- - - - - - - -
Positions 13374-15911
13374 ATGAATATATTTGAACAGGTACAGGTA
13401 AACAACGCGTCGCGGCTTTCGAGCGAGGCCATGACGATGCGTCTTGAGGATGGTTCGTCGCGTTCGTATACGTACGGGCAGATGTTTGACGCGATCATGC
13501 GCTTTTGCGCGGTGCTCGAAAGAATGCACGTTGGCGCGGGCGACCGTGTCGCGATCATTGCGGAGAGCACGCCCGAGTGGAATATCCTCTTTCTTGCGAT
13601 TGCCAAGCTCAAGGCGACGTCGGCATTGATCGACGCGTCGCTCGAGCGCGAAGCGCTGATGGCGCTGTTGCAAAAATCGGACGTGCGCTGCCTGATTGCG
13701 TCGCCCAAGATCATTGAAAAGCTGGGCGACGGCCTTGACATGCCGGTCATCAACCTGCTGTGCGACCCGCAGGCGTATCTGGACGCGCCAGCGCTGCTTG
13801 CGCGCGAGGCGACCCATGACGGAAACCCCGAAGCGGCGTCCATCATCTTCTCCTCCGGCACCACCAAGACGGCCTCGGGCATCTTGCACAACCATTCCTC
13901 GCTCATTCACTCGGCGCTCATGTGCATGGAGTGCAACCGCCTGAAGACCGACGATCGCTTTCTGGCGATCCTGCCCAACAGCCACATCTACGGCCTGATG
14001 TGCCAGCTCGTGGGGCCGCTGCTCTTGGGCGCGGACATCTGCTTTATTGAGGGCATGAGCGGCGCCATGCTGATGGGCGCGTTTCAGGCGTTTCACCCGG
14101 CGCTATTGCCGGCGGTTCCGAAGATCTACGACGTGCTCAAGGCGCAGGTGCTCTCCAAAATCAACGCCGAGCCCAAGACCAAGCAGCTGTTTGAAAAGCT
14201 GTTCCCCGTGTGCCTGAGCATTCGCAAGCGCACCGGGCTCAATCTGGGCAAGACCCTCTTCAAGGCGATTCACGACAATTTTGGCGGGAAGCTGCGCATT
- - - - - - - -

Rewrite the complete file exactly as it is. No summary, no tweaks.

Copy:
Positions 13374-15911
13374 ATGAATATATTTGAACAGGTACAGGTA
13401 AACAACGCGTCGCGGCTTTCGAGCGAGGCCATGACGATGCGTCTTGAGGATGGTTCGTCGCGTTCGTATACGTACGGGCAGATGTTTGACGCGATCATGC
13501 GCTTTTGCGCGGTGCTCGAAAGAATGCACGTTGGCGCGGGCGACCGTGTCGCGATCATTGCGGAGAGCACGCCCGAGTGGAATATCCTCTTTCTTGCGAT
13601 TGCCAAGCTCAAGGCGACGTCGGCATTGATCGACGCGTCGCTCGAGCGCGAAGCGCTGATGGCGCTGTTGCAAAAATCGGACGTGCGCTGCCTGATTGCG
13701 TCGCCCAAGATCATTGAAAAGCTGGGCGACGGCCTTGACATGCCGGTCATCAACCTGCTGTGCGACCCGCAGGCGTATCTGGACGCGCCAGCGCTGCTTG
13801 CGCGCGAGGCGACCCATGACGGAAACCCCGAAGCGGCGTCCATCATCTTCTCCTCCGGCACCACCAAGACGGCCTCGGGCATCTTGCACAACCATTCCTC
13901 GCTCATTCACTCGGCGCTCATGTGCATGGAGTGCAACCGCCTGAAGACCGACGATCGCTTTCTGGCGATCCTGCCCAACAGCCACATCTACGGCCTGATG
14001 TGCCAGCTCGTGGGGCCGCTGCTCTTGGGCGCGGACATCTGCTTTATTGAGGGCATGAGCGGCGCCATGCTGATGGGCGCGTTTCAGGCGTTTCACCCGG
14101 CGCTATTGCCGGCGGTTCCGAAGATCTACGACGTGCTCAAGGCGCAGGTGCTCTCCAAAATCAACGCCGAGCCCAAGACCAAGCAGCTGTTTGAAAAGCT
14201 GTTCCCCGTGTGCCTGAGCATTCGCAAGCGCACCGGGCTCAATCTGGGCAAGACCCTCTTCAAGGCGATTCACGACAATTTTGGCGGGAAGCTGCGCATT